Both Franklin and Watts were probably thinking of John Bunyan (1628–1688), who wrote the well-known Pilgrim’s Progress probably beginning around 1675 (the year after Watts was born). To him is attributed the phrase, “An idle man’s brain is the Devil’s workshop,” but I’m unable to find exactly where he said this—it’s not in Pilgrim’s Progress. It has been attributed to him by Dr. William Alcott (uncle of Louisa May; he used the phrase in a pamphlet condemning the use of tobacco) and Dr. Benjamin Rush (also, interestingly, in condemning tobacco use), but neither of them had the courtesy to cite their source.
However, even Bunyan must have had some inspiration. Going back to a much earlier English author, it turns out that Geoffrey Chaucer (1342–1400) included a series of similar sayings in The Canterbury Tales (which was, interestingly enough, about pilgrims). In “The Tale of Melibee,” he writes:
Thou shalt in alle wise flee ydelnesse. For Salomon seith that “ydelnesse techeth a man to do manye yveles.” … And therfore seith Seint Jerome, “dooth somme goode dedes that the devel, which is oure enemy, ne fynde yow nat unocupied.” For the devel ne taketh nat lightly unto his werkynge swiche as he fyndeth occupied in goode werkes.
[You should in every way flee idleness. For Solomon says that “idleness teaches a man much evil.” … And Saint Jerome says, “Do some good deeds, that the Devil who is your enemy should not find you unoccupied.” For the Devil doesn’t easily take into his service those he finds occupied in good works.]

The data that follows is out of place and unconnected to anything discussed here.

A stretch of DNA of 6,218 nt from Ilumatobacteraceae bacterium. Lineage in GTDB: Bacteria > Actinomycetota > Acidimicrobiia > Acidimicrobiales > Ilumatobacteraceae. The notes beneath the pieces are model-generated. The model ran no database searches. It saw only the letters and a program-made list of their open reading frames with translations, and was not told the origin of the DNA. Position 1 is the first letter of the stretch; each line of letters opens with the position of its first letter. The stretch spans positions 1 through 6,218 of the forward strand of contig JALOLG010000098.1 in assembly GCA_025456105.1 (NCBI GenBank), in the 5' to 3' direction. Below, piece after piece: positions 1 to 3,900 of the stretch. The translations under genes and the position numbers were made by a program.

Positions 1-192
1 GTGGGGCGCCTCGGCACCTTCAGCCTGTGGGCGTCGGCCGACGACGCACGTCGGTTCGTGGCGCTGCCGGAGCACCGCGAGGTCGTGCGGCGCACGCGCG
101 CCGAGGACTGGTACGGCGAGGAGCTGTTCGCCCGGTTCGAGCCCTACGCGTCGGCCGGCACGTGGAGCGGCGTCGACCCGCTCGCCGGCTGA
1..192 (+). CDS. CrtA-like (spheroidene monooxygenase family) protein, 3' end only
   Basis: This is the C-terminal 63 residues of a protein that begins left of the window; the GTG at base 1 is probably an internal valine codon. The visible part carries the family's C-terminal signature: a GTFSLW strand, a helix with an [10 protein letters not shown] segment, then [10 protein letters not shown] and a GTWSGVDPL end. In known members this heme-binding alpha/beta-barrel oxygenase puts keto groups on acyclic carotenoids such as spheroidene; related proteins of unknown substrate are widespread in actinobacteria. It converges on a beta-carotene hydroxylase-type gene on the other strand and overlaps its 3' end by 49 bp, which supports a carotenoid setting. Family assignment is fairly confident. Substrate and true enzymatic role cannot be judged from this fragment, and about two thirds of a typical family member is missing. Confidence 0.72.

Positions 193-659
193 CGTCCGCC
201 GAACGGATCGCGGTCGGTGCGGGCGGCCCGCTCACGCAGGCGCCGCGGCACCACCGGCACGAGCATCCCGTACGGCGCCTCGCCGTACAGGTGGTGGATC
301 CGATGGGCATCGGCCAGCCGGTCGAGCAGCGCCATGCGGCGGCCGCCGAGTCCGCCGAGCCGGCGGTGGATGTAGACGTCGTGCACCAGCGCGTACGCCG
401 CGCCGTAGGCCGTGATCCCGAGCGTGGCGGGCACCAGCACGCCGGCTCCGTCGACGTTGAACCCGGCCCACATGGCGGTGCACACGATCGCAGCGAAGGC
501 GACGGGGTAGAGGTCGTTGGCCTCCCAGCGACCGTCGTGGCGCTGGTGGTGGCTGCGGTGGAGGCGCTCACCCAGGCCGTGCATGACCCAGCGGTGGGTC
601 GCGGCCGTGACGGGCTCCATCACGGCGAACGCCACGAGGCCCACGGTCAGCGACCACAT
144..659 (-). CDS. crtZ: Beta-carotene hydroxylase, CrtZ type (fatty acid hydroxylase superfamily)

We can see how Bunyan’s words are reminiscent of Chaucer’s, just as Watts’ and Franklin’s are reminiscent of Bunyan’s. As time passes, the phrasing may change, but simple truths remain the same. And if Chaucer points not only to St. Jerome (c. 347–420) but also to Solomon (c. 1011-932 BC), then it must be that the phrase is nearly as old as that wise king.
Actually, the exact phrase is not found in the Bible, but in the apocryphal book of Sirach; there, the author gives advice for the treatment of slaves: “Put him to work, that he may not be idle, for idleness teaches much evil” (Sirach 33:27). Although Solomon was not the author of Sirach, the book was probably written around 180 BC, thus making our little phrase very old indeed!
You may not believe that idleness will cause an evil supernatural being to set up shop in your heart, but I think we can all agree that keeping yourself busy is the best way to avoid depression, dark thoughts, and temptation. In fact, research on conformity and deviation conducted in the 1960s by Dr. Travis Hirschi suggests that involvement in conventional activities would keep someone’s time too occupied to allow him the indulgence of deviant behavior (Causes of Delinquency, 1969). While this may not account for white collar crime, it is certainly the philosophy behind many successful after-school programs in our nation’s urban communities.
In any case, if I write much more, someone will perhaps think to accuse me of idleness. Just keep in mind, the next time that you’re feeling overly busy, that great thinkers have warned of the alternative. It could be much worse—you could be bored!
But perhaps this is much ado about [doing] nothing…